Maks Fabiani was born in the village of Kobdilj, in the Fabiani family’s country mansion. From the very beginning of his schooling, he was among the best pupils of his generation. He obtained his doctoral degree from the Technical School for Architecture in Vienna, where he soon became a renowned architect. He was one of the most prominent urban planners of the Austro-Hungarian Monarchy. He was an innovator in architecture at the turn of the 20th century, a professor at the Vienna Technical University, and an art consultant of Franz Ferdinand, the Habsburg crown prince.
Some of his designs were conceptual novelties in European architecture. He left an indelible mark on Štanjel during his 20-year period in office as the mayor. With some well-considered architectural interventions, he restored the former central role of the settlement and substantially contributed to the redesigning of the space, as seen today. He established a municipal centre in the castle, including the mayor’s office, a school, a kindergarten, a cinema, a health station and some other public spaces. He redesigned and renovated the entrance tower, along with the staircase, as well as the main square and the platform between the castle and the church. The story of this great architect and his most outstanding works are presented during an interactive guided tour – Fabian's Štanjel and "Black cat" treasure hunt in Štanjel.
The best-known part of Fabiani's legacy in Štanjel is the Ferrari Garden that was built next to the Ferrari Villa. For the Ferrari family, i.e. three brothers from Trieste, Fabiani innovatively and in his own typical style redesigned old abandoned houses and combined them into a new whole, i.e. the Ferrari Villa. At the foot of the villa was agricultural land, with fields and vineyards. Between 1920 and 1930 Fabiani gradually redesigned them into the Ferrari Garden.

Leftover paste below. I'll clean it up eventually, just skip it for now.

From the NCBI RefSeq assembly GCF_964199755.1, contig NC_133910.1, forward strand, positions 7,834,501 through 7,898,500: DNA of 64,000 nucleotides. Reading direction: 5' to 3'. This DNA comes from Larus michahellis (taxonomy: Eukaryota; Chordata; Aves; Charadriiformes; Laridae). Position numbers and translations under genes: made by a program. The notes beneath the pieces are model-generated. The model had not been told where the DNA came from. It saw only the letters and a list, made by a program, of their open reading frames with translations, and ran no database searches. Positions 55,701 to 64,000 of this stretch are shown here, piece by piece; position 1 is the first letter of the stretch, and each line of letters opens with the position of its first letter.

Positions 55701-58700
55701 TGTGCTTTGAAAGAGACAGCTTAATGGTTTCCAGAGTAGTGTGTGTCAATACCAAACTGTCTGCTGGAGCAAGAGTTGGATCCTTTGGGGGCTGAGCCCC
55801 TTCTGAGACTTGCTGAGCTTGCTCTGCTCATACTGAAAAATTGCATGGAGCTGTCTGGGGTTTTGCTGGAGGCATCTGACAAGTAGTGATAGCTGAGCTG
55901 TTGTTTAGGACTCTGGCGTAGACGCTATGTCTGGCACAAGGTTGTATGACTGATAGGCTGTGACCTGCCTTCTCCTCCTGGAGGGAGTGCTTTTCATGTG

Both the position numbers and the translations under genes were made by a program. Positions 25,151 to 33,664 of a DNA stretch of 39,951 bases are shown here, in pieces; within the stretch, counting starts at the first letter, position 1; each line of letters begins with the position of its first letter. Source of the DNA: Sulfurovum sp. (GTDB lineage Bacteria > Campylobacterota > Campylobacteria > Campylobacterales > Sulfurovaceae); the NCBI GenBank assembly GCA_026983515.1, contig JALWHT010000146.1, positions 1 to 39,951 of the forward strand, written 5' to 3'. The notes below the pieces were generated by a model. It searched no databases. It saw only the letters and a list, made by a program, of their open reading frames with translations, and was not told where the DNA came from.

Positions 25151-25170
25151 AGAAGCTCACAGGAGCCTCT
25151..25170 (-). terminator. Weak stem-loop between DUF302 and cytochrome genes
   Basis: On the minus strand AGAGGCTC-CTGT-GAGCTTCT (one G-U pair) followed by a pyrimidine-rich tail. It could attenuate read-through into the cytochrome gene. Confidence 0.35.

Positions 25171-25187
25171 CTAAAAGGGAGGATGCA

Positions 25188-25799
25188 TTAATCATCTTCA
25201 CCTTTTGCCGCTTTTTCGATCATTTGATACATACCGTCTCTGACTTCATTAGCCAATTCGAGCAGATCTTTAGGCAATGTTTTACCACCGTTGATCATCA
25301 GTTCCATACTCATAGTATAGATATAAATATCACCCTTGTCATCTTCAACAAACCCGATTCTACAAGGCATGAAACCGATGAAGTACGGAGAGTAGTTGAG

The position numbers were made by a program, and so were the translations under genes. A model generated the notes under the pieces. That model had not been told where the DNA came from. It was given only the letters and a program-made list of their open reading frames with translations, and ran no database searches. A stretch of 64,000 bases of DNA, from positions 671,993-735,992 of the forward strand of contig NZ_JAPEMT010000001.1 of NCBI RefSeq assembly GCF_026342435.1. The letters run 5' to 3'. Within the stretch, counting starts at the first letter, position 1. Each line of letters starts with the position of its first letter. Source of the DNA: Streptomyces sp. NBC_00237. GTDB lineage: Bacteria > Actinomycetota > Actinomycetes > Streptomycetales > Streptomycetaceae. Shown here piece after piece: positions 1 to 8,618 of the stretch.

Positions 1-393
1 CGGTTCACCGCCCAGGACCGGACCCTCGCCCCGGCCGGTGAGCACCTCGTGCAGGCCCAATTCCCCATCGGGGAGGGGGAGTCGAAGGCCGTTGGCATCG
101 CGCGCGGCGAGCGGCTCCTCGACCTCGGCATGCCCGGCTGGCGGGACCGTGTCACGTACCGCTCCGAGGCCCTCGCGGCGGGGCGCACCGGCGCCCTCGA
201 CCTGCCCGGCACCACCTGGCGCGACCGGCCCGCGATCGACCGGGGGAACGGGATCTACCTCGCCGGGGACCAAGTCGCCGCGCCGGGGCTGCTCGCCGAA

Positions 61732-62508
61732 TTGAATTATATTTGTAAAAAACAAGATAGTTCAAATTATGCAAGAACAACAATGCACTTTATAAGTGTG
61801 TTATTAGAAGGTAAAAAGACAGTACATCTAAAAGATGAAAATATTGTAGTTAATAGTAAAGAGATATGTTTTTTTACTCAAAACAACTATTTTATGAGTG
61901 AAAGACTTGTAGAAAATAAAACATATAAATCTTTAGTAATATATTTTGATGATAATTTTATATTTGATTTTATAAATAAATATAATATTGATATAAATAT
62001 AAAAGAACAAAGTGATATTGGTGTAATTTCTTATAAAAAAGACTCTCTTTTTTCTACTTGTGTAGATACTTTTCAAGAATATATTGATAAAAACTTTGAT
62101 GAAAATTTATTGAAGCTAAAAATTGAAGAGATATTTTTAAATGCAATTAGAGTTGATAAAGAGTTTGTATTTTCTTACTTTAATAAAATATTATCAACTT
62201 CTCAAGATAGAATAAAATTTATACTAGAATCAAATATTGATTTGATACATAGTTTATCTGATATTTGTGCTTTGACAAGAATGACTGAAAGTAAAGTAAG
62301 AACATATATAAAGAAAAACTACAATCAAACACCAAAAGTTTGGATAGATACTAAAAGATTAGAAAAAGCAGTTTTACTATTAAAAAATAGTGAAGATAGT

The park was constructed on terraces, in a similar manner as the old village. There was plenty of room on the terraces for vegetable and rose gardens, while the planted trees were mostly Mediterranean species. In his design of the garden, Fabiani applied both traditional methods that are typical of the karst landscape and elements that have nothing to do with the Karst but reflect the ideals of that time. The outlook pavilion, the oval pond with a small “Venetian-style” bridge, the artificial cave with a “Botticelli” seashell and the fountains thus were created. Yet the genuine phenomenon of the Ferrari Garden is its water supply system. Fabiani found a solution to the eternal problem of water shortage in the Karst; namely, he designed a water supply system where the traditional rainwater collection was upgraded by a complex system of collection canals, water tanks and pipes as well as drainage and irrigation canals. Consequently, at the turn of the 20th century, the Ferrari Villa and its garden were provided with their own fresh water used not only for their basic needs but also for entertainment and decorative purposes.
Today, the Ferrari Garden is a cultural monument of a national importance. It provides a unique setting for business meetings, cultural events and private events. Its attractive backdrop makes it one of the most popular wedding locations.